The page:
Kristine Witkowski talks with Naramatian Pam about their Bottega Wine Studio‘s Seven Directions and Bottega. The wines are made in the North Okanagan. Seven Directions is Rosé exclusive and  Bottega’s winemaker Daniel Bontorin crafts small lot red and white wines from grapes from the Okanagan that he feels display the highest potential for great Merlot, Cab Franc and Viognier.
Anthony Buchanan Wines produces 300 cases in Penticton from grapes northwest of Oliver. Anthony specializes in single vineyard, site specific wine. Amazing.
Andrew Stone of Anarchist Mountain Vineyard produces 400 cases of unbelievably good Chardonnay, Pinot Noir and a red blend called Mayhem in Osoyoos.
Nighthawk Vineyards, five years in the making,  from Okanagan Falls has awesome labels by Kelowna artist Alex Fong. “The Chardonnay has a beautiful nose,” says festival guest Chris from Kelowna. “This is the kind of wine that I immediately begin meal planning with. I would love this with a pasta in a beautiful cream sauce.”
Roche Wines Dylan Roche showing off two beautiful bottles, a 2016 Rosé and a 2015 Pinot Gris. Their gorgeous winery on Upper Bench near Naramata opened just recently and is an instant hit.


The Holy Grail of ginger cookie recipes

Literally dozens of ginger cookie recipes carefully filed away are now in the recycling. I have found it. Best-ever ginger cookies that more than live up to their name.

The ultimate in fall comfort cookies, the humble ginger cookie, can get no better than these. The recipe is from my new favourite local cookbook called The Butcher, the Baker, the Wine & Cheese Maker in the Okanagan and it’s genius creator is the Bean Scene Coffee Works in Kelowna.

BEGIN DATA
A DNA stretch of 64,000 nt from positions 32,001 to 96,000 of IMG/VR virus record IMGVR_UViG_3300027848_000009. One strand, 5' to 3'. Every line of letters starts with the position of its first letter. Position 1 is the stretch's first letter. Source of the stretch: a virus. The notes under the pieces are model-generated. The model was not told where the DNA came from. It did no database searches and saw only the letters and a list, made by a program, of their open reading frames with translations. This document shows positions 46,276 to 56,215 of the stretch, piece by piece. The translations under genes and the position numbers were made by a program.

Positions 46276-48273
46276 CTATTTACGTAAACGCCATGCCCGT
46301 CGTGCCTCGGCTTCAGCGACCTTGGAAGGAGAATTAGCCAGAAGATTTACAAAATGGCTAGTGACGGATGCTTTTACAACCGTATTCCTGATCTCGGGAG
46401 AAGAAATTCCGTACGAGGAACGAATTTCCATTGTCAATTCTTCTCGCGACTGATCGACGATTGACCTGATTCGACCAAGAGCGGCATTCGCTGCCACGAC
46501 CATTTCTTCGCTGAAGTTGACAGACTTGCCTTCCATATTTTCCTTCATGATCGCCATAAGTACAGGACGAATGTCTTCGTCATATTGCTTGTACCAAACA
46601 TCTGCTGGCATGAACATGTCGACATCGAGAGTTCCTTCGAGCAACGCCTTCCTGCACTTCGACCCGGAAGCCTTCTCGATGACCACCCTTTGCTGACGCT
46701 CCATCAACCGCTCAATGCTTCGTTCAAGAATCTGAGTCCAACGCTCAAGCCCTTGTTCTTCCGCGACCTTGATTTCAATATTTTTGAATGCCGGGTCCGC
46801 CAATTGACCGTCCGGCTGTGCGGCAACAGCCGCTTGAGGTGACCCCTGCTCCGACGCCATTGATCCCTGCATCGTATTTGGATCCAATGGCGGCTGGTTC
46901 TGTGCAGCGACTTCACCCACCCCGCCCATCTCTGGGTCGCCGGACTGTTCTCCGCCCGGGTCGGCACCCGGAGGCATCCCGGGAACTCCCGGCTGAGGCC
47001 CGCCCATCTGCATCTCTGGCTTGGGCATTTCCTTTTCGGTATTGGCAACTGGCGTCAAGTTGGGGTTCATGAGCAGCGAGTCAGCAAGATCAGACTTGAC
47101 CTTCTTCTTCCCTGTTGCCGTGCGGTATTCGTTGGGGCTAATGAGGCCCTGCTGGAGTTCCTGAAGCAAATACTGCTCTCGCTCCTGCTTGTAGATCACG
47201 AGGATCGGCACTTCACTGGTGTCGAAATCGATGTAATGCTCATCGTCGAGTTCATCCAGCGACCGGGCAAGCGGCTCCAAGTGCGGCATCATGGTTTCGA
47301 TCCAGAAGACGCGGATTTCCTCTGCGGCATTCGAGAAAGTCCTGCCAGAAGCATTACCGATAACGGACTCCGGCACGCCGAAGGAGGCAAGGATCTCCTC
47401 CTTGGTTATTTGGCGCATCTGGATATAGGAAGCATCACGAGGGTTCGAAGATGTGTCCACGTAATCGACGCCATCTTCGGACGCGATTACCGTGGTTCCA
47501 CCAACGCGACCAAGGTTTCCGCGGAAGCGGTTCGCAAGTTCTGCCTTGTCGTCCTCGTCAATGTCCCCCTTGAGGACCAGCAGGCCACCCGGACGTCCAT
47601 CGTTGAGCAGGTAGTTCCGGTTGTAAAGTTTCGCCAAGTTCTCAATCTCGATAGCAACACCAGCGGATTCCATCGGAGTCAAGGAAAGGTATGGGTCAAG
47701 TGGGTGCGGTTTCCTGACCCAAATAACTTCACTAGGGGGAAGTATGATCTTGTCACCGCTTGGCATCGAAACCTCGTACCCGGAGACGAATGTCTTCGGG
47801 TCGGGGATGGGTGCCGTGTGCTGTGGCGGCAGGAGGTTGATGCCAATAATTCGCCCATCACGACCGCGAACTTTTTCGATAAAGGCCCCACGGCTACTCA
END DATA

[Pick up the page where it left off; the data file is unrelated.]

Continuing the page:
It’s hard to pin down what makes this recipe so good. I think it’s the combination of the spices and of course, butter.


  • 2 1/4 cups all-purpose flour
  • 1 tsp baking soda
  • 1 1/2 tsp good quality cinnamon
  • 1 1/2 tsp ground ginger
  • 1/2 tsp nutmeg
  • 1/4 tsp allspice
  • 1/2 tsp cloves
  • 1/4 tsp black pepper
  • 3/4 cup melted butter
  • 1/3 cup brown sugar, packed
  • 1/3 cup white sugar + 1/2 cup for rolling cookies
  • 1 large egg yolk
  • 1 tsp real vanilla extract
  • 1/2 cup fancy molasses
Fit for a king

Preheat oven to 375F. Whisk the flour, baking soda and spices in a medium bowl and set aside. In a stand mixer with the paddle attachment, beat butter, brown sugar and 1/3 cup of white sugar together on high speed, until light and fluffy. Add the egg yolk and vanilla and continue mixing on a lower speed until blended. Add molasses and mix again for about 30 seconds. Scrape down the sides of the bowl and add the dry mixture, mixing on low speed until all the flour is incorporated. The dough will be soft and slightly sticky.

Roll dough into 1 tablespoon-sized balls and drop onto a plate containing 1/2 cup of white sugar. Roll cookies in sugar and press lightly to form a disk, making sure to coat both sides. Place on a parchment-lined baking sheet, spaced 1 inch apart. Bake one cookie sheet a time on the middle rack for 11 minutes. The cookies should come out of the oven with the traditional crackle appearance and looking slightly under-baked.